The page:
top of page

Yellen would welcome US legislation to aid cannabis banking access

OG Article: here 

View our Fair Use Policy: here

WASHINGTON, March 21 (Reuters) - U.S. Treasury Secretary Janet Yellen said on Thursday she would welcome legislation that would rectify the conflict between federal and state laws on the sale and use of marijuana that is preventing cannabis firms from accessing the banking system.

Asked at a U.S. House of Representatives Appropriations subcommittee hearing about the issue, which forces cannabis businesses to hold large amounts of cash, Yellen said: "I think it's a real problem and it would be desirable to have legislation that alleviated this problem."

Republican Representative David Joyce said he had raised the same issue with former Treasury Secretary Steven Mnuchin five years ago and little has changed since then.

Some 38 states have approved marijuana for medical use and 24 have approved its recreational use, but cannabis sales remain illegal at the national level.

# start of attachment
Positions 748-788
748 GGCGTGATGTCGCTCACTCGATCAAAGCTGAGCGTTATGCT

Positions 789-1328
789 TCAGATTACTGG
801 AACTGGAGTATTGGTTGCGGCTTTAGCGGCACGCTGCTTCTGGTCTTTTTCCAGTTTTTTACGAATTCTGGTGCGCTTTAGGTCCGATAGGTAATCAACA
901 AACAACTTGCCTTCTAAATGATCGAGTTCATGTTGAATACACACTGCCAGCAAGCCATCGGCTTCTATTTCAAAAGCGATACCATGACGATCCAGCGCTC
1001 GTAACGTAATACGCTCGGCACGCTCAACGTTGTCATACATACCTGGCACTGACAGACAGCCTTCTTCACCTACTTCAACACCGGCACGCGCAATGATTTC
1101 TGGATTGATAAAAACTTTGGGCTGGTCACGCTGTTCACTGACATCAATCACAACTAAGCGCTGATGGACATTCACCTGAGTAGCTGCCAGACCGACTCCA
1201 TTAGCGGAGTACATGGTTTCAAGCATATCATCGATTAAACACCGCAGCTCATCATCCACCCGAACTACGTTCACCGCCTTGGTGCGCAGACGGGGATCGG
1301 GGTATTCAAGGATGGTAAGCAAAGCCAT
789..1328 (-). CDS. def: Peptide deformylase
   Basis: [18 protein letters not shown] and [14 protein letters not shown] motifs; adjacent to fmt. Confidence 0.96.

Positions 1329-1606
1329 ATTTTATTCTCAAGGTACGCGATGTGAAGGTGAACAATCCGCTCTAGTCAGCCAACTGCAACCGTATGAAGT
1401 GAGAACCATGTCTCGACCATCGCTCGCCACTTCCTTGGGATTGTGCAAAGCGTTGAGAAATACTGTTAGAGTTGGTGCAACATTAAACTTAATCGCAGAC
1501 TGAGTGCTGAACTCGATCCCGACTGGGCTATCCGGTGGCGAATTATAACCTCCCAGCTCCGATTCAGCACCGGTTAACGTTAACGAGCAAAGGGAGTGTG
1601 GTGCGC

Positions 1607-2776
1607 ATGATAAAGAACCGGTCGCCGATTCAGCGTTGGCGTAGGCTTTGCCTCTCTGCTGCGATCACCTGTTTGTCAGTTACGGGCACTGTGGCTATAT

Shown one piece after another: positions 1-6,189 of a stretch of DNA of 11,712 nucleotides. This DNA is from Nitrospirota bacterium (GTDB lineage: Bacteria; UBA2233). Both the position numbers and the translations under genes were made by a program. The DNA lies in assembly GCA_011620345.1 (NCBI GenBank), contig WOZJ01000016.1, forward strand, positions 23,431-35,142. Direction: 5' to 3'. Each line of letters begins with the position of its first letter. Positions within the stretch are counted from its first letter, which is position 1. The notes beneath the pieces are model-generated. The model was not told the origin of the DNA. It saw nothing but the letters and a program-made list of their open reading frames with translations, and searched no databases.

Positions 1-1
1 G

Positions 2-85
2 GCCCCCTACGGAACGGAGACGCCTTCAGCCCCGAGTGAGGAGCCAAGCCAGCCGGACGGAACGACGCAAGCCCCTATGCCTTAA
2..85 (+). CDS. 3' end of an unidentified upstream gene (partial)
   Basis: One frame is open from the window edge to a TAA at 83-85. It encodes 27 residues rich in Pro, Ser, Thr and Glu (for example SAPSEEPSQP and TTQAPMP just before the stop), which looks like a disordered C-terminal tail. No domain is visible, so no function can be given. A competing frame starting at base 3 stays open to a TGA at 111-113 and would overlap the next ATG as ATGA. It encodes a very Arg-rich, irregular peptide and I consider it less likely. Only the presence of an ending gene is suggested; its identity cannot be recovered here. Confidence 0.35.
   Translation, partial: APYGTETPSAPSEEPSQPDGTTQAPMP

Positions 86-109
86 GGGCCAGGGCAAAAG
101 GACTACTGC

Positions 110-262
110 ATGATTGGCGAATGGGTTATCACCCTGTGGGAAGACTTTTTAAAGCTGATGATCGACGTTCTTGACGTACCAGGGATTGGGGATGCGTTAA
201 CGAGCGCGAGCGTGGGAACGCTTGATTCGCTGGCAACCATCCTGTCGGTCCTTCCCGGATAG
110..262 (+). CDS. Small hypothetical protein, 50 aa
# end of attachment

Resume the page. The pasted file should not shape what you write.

Most banks, concerned about running afoul of anti-money laundering laws, have shunned the business, forcing cannabis companies to deal in cash, which creates security risks for employees and hampers financing.

Yellen also has previously said the issue is an impediment to collecting taxes from cannabis firms.

"I think we would potentially welcome legislation in this area that would clarify for banks what their responsibilities are," Yellen said in response to Joyce's question about her position.

"The fact that marijuana is outlawed by the federal government creates an impediment to (banks') willingness to provide banking services, services to cannabis firms, and it creates all the problems that you're familiar with," she said.

Yellen did not specify provisions that she considered crucial for such legislation nor comment on a measure passed last year by the U.S. Senate Banking Committee that aims to expand the industry's access to traditional banking services.

"I think legislation may be necessary to raise the comfort level that banks have in doing this business," she said.

Democratic Representative Steny Hoyer said he would assist Yellen and Republican colleagues in passing such legislation because the current situation was putting businesses and employees at risk.

"I am neither a user nor a suggester of using. The fact of the matter is every state that voted on it has made it legal. Every state," Hoyer said.


#1 Daily
Cannabis News Show

"High at 9

broadcast was 🤩."


Rama Mayo
President of Green Street's Mom

bottom of page